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Re: Psittacosaurid Revelations -- second try



At the risk of annoying everyone, I am reposting my e-mail, and trying to separate lines which got run together when I sent it in (some kind of formatting glitch), so you can try to ascertain who is saying what.  ~>:^(
Mickey Mortimer wrote:
Gunter Van Acker wrote- > 3. some basal sauropodomorphs ("prosauropods") were probably omnivorous.
Mickey:  As shown by a lizard skeleton in the stomach of a Nova Scotia specimen, yes, they were.
 
Ralph :
Really?  Could you tell me where I can find out more about this?  (I never did trust prosauropods; they remind me of dragons)!

...(I'M SNIPPING POSTS RUTHLESSLY, BY THE WAY)...
 

Gunter: > Let's assume that these integumentary structures were at least keratinous, what could have been their > function ?
Mickey:  Well, as every reptile has keratinous integumentary structures, that's a pretty safe assumption :-) .

Ralph:  What?  What about question Ruben et al.'s attribution of _Sinosauropteryx_ filaments to collagen fibers supporting the tail of a swimmer?  Couldn't this be the same thing?  (Just kidding.  The _Psittacosaurus_ tail fibers -- if such there be -- are illustrated in _Extreme Dinosaurs_ as being quite long, and I know that the non-fuzzy aquatic _Sinosauropteryx_ hypothesis has been soundly falsified.  Pardon the cheap shot).

Mickey:   As the information is embargoed...

Ralph:  That's right.

Gunter:  > If I recall correctly, another new non-theropod Yixian specimen (?a basal ornithopod) with> integumentary structures was reported a while ago on the DML.

Ralph:  Drat!  Another pesky undocumented critter trying to sneak in?  Have you no papers?  Out, out, I say!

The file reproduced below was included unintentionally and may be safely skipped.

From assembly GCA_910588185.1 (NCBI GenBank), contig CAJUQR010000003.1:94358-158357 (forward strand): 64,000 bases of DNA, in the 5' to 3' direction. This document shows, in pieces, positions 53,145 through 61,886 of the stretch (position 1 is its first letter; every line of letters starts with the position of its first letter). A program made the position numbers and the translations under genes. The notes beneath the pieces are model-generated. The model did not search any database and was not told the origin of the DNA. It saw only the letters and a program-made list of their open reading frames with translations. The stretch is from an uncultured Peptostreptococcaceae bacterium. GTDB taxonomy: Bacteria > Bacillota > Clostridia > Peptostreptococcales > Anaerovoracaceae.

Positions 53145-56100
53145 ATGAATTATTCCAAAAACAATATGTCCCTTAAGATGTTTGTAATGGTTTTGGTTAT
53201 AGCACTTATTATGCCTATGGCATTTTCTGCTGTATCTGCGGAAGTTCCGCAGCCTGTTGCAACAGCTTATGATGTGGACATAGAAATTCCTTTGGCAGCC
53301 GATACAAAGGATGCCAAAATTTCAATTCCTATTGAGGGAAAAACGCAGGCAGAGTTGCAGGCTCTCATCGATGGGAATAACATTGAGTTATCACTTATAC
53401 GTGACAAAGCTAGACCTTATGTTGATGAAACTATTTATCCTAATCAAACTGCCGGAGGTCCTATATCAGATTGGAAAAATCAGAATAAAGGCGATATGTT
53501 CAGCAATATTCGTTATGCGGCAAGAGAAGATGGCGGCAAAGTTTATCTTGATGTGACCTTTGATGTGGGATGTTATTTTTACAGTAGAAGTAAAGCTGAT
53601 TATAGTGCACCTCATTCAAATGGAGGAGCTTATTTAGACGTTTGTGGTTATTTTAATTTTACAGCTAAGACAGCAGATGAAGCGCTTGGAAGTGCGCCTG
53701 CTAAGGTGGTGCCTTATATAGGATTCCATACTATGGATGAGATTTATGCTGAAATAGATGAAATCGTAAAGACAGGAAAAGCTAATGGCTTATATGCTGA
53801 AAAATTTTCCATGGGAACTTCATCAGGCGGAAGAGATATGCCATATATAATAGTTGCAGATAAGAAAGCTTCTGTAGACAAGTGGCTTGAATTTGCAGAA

Mickey:  Jeholosaurus has no integumentary structures reported- not scales, not filaments, not feathers.  Psittacosaurus has been reported to have tubercular scales along its arm(http://www.cmnh.org/fun/dinosaur-archive/2001May/msg01018.html).

Ralph:  My post, based on photos in _Dinopress_ magazine.  Tubercles on the arm, yes.  Of course, this doesn't tell us anything about the tail.  On the other hand, it doesn't look good for this being a secondarily flightless psittacosaur (in spite of the name, "parrot lizard").

Ralph's take home message:  Until there is an official description out, it's just a rumor, and Luis is either a seer, somebody with an inside scoop, or just a wacky artist making stuff up!  (And for the record, no, I am not in favor of the wacky artist hypothesis, which would contradict list policy, anyway, so if anyone out there sees it that way, please keep it off list).

I guess we'll all have to buy Luis Rey's _Extreme Dinosaurs_ and hold these thoughts for now.  Enough of this idle speculation.  (Then again, if non-avian dinosaurs hadn't died out, what would they be like today)?

    --Ralph W. Miller III   ralph.miller@alumni.usc.edu

I told y'all you would see something in _Extreme Dinosaurs_ you hadn't seen before!     =( 8^O)